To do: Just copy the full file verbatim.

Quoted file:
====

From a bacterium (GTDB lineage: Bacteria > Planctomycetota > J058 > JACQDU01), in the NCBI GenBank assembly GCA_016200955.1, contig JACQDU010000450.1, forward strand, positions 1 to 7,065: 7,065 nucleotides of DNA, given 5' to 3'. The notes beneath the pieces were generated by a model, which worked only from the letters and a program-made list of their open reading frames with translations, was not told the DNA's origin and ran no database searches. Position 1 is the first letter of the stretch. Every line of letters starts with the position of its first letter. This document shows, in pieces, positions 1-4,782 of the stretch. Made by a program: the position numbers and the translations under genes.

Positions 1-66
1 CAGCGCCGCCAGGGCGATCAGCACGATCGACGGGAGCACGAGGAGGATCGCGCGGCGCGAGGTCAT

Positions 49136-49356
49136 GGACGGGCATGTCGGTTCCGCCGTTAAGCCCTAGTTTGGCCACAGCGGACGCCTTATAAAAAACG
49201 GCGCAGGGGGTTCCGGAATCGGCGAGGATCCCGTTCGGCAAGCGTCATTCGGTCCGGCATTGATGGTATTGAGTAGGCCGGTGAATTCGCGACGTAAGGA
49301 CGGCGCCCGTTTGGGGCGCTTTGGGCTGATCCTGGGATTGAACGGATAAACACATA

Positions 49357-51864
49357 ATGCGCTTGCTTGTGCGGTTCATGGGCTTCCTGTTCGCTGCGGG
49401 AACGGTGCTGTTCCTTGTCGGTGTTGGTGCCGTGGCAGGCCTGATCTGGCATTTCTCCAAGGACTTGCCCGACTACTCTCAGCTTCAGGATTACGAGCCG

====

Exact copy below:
From a bacterium (GTDB lineage: Bacteria > Planctomycetota > J058 > JACQDU01), in the NCBI GenBank assembly GCA_016200955.1, contig JACQDU010000450.1, forward strand, positions 1 to 7,065: 7,065 nucleotides of DNA, given 5' to 3'. The notes beneath the pieces were generated by a model, which worked only from the letters and a program-made list of their open reading frames with translations, was not told the DNA's origin and ran no database searches. Position 1 is the first letter of the stretch. Every line of letters starts with the position of its first letter. This document shows, in pieces, positions 1-4,782 of the stretch. Made by a program: the position numbers and the translations under genes.

Positions 1-66
1 CAGCGCCGCCAGGGCGATCAGCACGATCGACGGGAGCACGAGGAGGATCGCGCGGCGCGAGGTCAT

Positions 49136-49356
49136 GGACGGGCATGTCGGTTCCGCCGTTAAGCCCTAGTTTGGCCACAGCGGACGCCTTATAAAAAACG
49201 GCGCAGGGGGTTCCGGAATCGGCGAGGATCCCGTTCGGCAAGCGTCATTCGGTCCGGCATTGATGGTATTGAGTAGGCCGGTGAATTCGCGACGTAAGGA
49301 CGGCGCCCGTTTGGGGCGCTTTGGGCTGATCCTGGGATTGAACGGATAAACACATA

Positions 49357-51864
49357 ATGCGCTTGCTTGTGCGGTTCATGGGCTTCCTGTTCGCTGCGGG
49401 AACGGTGCTGTTCCTTGTCGGTGTTGGTGCCGTGGCAGGCCTGATCTGGCATTTCTCCAAGGACTTGCCCGACTACTCTCAGCTTCAGGATTACGAGCCG